While grants still have a crucial role to play, FIs can offer significant advantages. Amongst the most important of them, there are: the revolving effect, meaning investments of structural funds through financial instruments are repaid and therefore can be invested again and again, providing more outputs for every euro that is committed in that way; and the leverage effect meaning the capacity to attract additional public and private resources, implying that actors can use relatively small amounts of structural funds to mobilize other resources, both public and private.

Moreover, financial instruments can also contribute to improved impact, because they are managed by independent fund subjects, who make the same judgements about the risk that you might expect a bank to do in terms of the viability and the success of the project.

Finally, FIs lead to what are often called ‘bankable’ projects – projects that generate revenue, cost savings, or growth in value for equity investments. The rule in the future for member states to choose the tools to use to invest their structural funds should be when a project is bankable and which financial instruments should be used, allowing grants to be used where there is no commercial market. It is important to understand how these tools can apply to urban commons projects, identify the bankable projects. and characterize them to develop possible financing models in the future.

A case study of a city-led fund: the MRA-RICE Blueprint City Fund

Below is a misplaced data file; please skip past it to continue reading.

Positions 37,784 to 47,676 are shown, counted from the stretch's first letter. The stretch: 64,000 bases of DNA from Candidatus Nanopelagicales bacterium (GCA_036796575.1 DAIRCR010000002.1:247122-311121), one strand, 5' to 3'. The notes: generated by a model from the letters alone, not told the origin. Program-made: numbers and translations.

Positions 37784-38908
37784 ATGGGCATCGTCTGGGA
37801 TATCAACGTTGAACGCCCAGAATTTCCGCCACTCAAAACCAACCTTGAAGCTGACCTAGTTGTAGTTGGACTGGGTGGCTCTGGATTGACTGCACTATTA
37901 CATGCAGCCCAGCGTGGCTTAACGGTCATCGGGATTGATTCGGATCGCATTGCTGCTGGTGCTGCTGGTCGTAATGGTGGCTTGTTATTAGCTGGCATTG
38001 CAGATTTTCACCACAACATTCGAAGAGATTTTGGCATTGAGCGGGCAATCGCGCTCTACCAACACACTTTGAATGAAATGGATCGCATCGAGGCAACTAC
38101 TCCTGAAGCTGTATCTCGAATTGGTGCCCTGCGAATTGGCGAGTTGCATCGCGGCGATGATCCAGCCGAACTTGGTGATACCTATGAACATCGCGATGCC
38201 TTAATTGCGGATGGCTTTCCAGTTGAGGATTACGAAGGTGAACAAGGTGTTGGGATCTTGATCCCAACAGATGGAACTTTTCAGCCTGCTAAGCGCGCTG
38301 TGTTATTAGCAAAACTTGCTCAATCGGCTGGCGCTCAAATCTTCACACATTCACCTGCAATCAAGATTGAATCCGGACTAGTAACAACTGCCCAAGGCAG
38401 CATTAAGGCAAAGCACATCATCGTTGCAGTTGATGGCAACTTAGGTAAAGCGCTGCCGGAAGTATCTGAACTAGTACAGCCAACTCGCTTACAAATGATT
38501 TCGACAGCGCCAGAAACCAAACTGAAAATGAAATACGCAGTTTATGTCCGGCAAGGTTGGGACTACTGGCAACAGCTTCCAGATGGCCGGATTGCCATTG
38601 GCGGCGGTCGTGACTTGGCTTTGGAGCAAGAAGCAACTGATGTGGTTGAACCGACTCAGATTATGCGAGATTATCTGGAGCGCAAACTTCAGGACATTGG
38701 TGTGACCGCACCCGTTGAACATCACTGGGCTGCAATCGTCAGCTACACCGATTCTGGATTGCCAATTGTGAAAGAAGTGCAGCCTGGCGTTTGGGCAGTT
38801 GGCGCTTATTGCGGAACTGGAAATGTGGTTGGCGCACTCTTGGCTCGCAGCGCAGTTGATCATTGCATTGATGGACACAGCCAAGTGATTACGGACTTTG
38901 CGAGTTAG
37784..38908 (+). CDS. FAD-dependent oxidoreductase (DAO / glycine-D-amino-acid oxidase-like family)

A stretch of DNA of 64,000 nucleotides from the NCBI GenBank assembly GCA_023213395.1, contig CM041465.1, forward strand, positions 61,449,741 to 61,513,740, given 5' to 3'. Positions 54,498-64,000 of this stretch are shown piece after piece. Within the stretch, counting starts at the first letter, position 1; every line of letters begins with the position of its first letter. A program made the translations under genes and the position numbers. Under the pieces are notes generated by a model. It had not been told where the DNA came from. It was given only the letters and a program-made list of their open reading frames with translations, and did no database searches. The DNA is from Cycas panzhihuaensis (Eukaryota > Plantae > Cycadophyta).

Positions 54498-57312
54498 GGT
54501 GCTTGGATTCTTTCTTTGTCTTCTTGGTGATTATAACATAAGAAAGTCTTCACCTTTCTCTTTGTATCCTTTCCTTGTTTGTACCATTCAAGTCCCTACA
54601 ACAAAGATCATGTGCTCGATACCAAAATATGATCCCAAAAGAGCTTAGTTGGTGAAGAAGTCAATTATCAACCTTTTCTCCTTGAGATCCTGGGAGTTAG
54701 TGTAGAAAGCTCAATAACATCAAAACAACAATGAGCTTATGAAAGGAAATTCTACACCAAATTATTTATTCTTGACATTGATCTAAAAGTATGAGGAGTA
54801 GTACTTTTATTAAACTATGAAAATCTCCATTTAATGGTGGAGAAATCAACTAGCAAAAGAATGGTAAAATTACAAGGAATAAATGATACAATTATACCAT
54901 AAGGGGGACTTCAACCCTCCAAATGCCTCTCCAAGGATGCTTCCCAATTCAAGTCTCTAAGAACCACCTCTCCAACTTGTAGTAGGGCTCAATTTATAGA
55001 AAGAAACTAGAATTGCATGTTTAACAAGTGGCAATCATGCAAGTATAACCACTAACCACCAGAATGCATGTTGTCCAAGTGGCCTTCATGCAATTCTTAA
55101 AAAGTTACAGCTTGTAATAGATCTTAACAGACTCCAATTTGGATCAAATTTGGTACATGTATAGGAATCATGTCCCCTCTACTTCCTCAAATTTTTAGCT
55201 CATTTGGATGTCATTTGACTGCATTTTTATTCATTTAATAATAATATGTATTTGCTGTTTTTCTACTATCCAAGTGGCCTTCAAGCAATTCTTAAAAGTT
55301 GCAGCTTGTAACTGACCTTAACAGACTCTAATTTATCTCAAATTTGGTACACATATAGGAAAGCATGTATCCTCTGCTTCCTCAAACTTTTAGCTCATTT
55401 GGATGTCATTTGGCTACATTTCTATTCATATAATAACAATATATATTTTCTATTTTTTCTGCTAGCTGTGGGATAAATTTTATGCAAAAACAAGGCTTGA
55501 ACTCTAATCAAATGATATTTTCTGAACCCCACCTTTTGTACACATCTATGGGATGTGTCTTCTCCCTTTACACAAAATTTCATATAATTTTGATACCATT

Desmond Gardner brought forwards the example of an independently-managed city-led financial instrument, developed in 2018 following a pilot with the cities of London, The Hague, and Milan.

In 2015, the EU Commission issued a call for proposals under the Multi-Regional Assistance programme (MRA). The MRA offers EU funding for co-operation projects involving at least two managing authorities from the different EU Member States selected through competitive calls for proposals. The assessment of the possible use of ESIF financial instruments in specific thematic areas of common interest is the objective of the MRA projects. The cities of Manchester and The Hague brought London and then Milan to apply this call.

Inside the MRA, the Revolving Instruments for Cities in Europe (RICE) project started to developing the Blueprint city fund to look at experiences and key features, aiming to toat further new financial instruments to increase private sector investment in urban development projects. Cities needed to go through this process:

City strategy → Project pipeline → Assessment of financing needs → New city fund (RICE)

First, everything being strategy-driven, they need to define a strategy and identify where financial instruments could play. Then, having an existing project pipeline that can be nurtured and grow is an important contribution that cities can make in developing this fund. Thirdly, they must recognize what the financing needs are, what projects are bankable, when is a grant or financial instrument the right tool, and what type of products is needed from that financial instrument. Finally, this leads to the creation of a platform, the basis to establish the new fund.

With the EIB’s help, the MRA-RICE Blueprint City Fund’s project promoters, the four cities, came up with five elements for effective city-led funds going forward: capacity, independent fund manager, structured design, products and investment-friendly.

A case study of pooling diverse investments: IFFRU 2020 in Portugal